To help end the mommy wars, I plan to keep creating an honest conversation through Whimsicle where as long as children are healthy and loved, all parents’ opinions will be respected. No name calling. No shame. Only support and lifting up. Go to the Similac Facebook page and share the one thing you will do to help end the mommy wars.
Parenting is stressful today. Every time you pop online there are a thousand Facebook posts, blog posts and Pinterest pins telling you how you should do things differently as a parent. Everyone has an opinion from breastfeeding to bottle feeding, cloth diapers to disposable, circumcision vs. non-circumcision.
There was a moment in each of my pregnancies where I hoped that the baby growing in my belly would be a girl and not a boy – for no reason other than if it was a girl, I wouldn’t have to make the decision about circumcising. It terrified me to go against the norm of all the other men in our family and not circumcise. But it also terrified me to have my newborn son get a part of himself cut off.
When we found out our second child was a boy, I attempted to calm myself down by saying, “JoAnn. Millions of boys are circumcised. It’s just something that has to be done. The procedure will be quick. Get over it.” Then I did what crazy, anxiety-filled me does in times of panic. I turned to my very rational husband who I knew would calm me down about this medical procedure.
“I don’t think we should have him circumcised,” he replied.
“Wait, WHAT?!? But everyone else is circumcised.”
“I just think its an unnecessary surgery,” he responded
Hubby did not help calm my fears at all. At that time, I was stuck between two contrasting positions. One of the majority of US society that you should circumcise a newborn boy and the other of my husband who thinks not.
Seriously, this was one of the most stressful parenting decisions I’ve ever made. I wanted my child to be healthy. I wanted to make the right and responsible decision. I didn’t want people to judge me.
However, the last statement is an impossible wish, because either way I was going to be judged by someone. So I read everything I could about circumcision. The articles pro-circumcision, the anti-circumcision and everything in between. I had four major concerns:
But isn’t everyone circumcised?
I found out NO. Where in the US about 75% of men are circumcised, only 8.5% of men in the U.K. are. Circumcision is not a common procedure in Europe unless your religion practices it.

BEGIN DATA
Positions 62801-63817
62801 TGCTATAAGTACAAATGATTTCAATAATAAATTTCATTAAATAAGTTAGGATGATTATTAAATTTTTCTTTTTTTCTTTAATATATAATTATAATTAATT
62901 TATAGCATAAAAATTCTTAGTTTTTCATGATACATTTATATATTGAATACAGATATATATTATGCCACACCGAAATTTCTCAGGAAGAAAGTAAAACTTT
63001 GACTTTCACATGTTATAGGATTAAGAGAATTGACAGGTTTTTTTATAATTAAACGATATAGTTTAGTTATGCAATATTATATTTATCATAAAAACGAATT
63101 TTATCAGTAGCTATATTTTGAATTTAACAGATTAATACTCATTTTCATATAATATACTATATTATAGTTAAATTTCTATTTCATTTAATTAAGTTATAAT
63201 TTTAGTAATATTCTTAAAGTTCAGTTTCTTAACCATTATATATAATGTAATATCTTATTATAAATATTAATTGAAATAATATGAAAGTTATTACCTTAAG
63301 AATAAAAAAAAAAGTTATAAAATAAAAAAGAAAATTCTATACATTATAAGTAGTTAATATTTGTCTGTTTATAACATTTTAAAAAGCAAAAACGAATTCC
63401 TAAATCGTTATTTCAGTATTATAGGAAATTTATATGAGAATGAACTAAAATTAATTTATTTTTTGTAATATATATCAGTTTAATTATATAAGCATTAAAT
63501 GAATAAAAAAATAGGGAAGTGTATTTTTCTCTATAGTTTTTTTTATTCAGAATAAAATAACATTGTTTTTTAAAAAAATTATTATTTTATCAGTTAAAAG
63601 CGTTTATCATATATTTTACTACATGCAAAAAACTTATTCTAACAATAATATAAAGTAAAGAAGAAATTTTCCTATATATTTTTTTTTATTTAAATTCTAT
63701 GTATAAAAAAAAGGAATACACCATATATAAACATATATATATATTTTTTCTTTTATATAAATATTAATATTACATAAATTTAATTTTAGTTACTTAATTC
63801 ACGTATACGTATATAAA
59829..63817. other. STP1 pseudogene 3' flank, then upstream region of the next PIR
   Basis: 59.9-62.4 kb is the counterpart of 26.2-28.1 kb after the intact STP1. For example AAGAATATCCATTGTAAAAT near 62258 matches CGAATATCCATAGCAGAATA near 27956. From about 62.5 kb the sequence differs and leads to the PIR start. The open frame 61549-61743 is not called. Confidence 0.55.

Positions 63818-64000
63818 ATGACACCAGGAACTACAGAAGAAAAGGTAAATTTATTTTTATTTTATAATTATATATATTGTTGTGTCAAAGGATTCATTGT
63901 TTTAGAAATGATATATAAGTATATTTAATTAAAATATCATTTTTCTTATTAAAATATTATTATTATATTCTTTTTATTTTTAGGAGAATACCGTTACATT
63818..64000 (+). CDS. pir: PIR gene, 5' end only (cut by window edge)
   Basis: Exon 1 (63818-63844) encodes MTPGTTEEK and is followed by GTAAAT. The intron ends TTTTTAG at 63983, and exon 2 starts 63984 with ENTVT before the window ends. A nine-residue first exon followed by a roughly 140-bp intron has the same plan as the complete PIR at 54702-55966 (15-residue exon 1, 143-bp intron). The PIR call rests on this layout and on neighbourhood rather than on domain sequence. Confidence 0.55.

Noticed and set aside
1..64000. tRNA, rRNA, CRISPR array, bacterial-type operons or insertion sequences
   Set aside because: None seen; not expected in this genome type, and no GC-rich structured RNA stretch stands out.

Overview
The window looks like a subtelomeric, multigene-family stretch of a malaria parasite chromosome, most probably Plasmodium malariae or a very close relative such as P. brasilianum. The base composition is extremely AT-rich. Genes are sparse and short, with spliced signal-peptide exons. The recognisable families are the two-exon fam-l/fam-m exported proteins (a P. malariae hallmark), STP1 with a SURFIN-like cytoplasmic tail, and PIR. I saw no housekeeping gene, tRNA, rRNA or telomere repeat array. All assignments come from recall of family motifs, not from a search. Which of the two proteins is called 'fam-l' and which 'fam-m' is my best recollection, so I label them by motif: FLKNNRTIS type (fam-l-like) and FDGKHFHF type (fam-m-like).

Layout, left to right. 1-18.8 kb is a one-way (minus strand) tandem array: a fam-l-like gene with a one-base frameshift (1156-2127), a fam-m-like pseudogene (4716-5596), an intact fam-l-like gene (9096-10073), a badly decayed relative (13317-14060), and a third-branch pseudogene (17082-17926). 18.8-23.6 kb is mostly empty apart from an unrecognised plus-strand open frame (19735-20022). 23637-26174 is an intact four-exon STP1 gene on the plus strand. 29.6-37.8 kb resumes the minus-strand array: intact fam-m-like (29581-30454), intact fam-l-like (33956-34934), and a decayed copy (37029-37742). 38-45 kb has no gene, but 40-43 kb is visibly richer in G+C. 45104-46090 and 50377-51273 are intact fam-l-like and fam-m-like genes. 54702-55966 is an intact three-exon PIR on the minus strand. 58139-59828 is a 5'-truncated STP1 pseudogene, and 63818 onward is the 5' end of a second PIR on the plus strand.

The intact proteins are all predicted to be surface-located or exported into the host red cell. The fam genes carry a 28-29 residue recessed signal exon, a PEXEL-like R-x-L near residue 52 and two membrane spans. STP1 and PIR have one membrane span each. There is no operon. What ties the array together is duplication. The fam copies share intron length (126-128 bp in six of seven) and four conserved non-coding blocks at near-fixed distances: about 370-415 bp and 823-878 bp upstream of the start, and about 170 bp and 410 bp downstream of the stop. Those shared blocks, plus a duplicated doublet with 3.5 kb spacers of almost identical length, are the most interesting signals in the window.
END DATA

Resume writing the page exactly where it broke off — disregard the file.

Won’t he get laughed at in the locker room?
Yes, teenage boys can be jerks. But, first, boys behave a little different than girls. As my husband puts it, if other guys want to harass you, they are going to find a way. Foreskin or not, junior high can be a miserable place Plus, the rates of circumcision on newborns are declining in the US, so there will be more guys who look like him.
Will he be at risk for STD’s and Cancer when he gets older?
Some studies say yes. However, most of these diseases are usually related to either poor hygiene or unprotected sex.
Won’t the procedure be unbearably painful later on?
This was my biggest concern if I chose not to circumcise my son. I fast-forwarded 18 years in the future to a boy so unhappy with having a foreskin and completely furious with his parents for not having the procedure done when it would be blocked from his memory. However, the one account I found of an adult getting circumcised described the recovery as minimal. And he didn’t hate his parents, so yay!
We decided not to circumcise.
It was an unpopular decision with some family members and friends. One person handed me a Science News article about a research study done in Africa where circumcision reduced the spread of AIDS. Thankfully, this person respected our decision and hasn’t mentioned the issue since.
After my son was born, I was changing his diaper at a friend’s house and my friend remarked how “different” it looked down there. And that’s ok. I know its just an observation. I can’t say that I don’t question our decision when I hear the judgement of others. However, I am confident that we made the right decision for our family and if new research emerges or my son starts having problems, we can re-evaluate at that time.
It’s good to ask questions. It’s good to discuss and wonder and examine. The fault lies when we internalize our own opinions as fact and not accept other people’s viewpoints. Similac’s Sisterhood of Motherhood aims to bond us together as parents. We may not agree with each other, but we do support each other.
What are you going to do to help end the mommy wars? Visit the Similac Facebook page and share the one thing you will do to help end the mommy wars.
Simliac partnered with bloggers such as me for its Sisterhood of Motherhood program. As part of this program, I received compensation for my time. Similac believes that consumers and bloggers are free to form their own opinions and share them in their own words. Similac’s policies align with WOMMA Ethics Code, Federal Trade Commission (FTC) guidelines and social media engagement recommendations.
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